Precision Medicine

Portability will unlock lifetime value of genetic data

By: Yoav Sibony

Jun 29, 2017

Excerpts:

The promise of precision medicine is to deliver a lifelong benefit based on an individual’s genetics, behavior, and environment.

Few things can be as predictive of your healthcare experience throughout life than your liver. Liver enzymes and how they process what we ingest are controlled by genetics. A simple pharmacogenetic (PGx) test today for less than $1,000 can predict how your body will process some of the most common medications that you will take as you come in contact with the healthcare system. Since genetic factors can account for up to 95% of drug response variability and susceptibility¹ and determine if some people have a lesser or greater sensitivity to certain drugs, genetic testing can be extremely valuable to prevent adverse drug reactions and personalize the medications that work best for you.

But how will I carry this genetic information around with me so I can share results with other healthcare providers? Some healthcare organizations are beginning to provide patients with wallet-sized information cards containing high-level, summary genetic information of relevant gene and drug interactions so that PGx test results can be reviewed and reinterpreted by healthcare providers in the future.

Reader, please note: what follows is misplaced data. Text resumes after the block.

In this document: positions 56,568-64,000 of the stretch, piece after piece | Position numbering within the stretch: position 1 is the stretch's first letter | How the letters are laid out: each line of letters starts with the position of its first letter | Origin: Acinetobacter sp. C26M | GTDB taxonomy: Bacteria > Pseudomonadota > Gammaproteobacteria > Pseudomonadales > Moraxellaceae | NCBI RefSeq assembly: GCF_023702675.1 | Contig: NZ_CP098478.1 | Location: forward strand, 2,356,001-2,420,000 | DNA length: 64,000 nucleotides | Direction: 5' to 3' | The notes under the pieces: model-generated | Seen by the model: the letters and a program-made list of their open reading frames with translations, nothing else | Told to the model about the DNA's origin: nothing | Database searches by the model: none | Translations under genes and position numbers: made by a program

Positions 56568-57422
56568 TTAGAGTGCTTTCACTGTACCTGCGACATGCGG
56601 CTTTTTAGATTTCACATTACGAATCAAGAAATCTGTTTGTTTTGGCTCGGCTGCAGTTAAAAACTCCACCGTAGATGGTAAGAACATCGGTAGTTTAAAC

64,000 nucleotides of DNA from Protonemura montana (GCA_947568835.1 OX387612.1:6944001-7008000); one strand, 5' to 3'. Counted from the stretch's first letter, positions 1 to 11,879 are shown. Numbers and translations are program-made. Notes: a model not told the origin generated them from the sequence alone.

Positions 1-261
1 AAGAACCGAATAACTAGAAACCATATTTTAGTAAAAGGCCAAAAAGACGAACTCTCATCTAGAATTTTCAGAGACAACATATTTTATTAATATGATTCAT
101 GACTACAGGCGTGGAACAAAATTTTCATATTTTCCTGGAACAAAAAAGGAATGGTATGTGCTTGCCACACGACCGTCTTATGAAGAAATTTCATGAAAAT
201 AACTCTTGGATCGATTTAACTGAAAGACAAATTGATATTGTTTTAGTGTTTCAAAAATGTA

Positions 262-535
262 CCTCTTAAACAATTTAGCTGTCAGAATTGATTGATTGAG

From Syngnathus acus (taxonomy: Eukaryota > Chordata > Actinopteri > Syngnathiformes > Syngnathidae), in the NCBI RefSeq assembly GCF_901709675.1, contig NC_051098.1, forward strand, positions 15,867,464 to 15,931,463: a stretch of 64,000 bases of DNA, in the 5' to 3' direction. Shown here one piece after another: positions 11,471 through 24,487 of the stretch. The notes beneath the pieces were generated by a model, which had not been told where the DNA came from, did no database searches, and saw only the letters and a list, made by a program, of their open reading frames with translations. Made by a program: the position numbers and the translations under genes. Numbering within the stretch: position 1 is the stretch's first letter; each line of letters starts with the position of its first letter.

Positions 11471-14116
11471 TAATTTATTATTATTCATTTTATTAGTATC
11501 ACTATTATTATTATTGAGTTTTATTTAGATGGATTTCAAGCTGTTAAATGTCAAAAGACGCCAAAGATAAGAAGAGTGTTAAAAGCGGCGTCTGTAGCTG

The vast majority of hospitals and health systems are now using electronic health records (EHRs) that should ideally enable the exchange of PGx information electronically, but there are limitations regarding the existing healthcare IT infrastructure preventing easy integration of actionable genetic data into the clinical workflow.

Fortunately, a key tool helping vendors expand the EHR’s functionality is application programming interfaces (APIs) developed using FHIR—Fast Health Interoperability Resources, an open-source standard for ensuring interoperability and security in the exchange of healthcare information. FHIR-based APIs accelerate the development of gene-enhanced applications by allowing access to existing pharmacogenomics knowledge platforms. As a result, gene-based decision support tools are coming to market embedded in our hospital’s electronic health record infrastructure or medication management system to deliver on this capability at the point of care.

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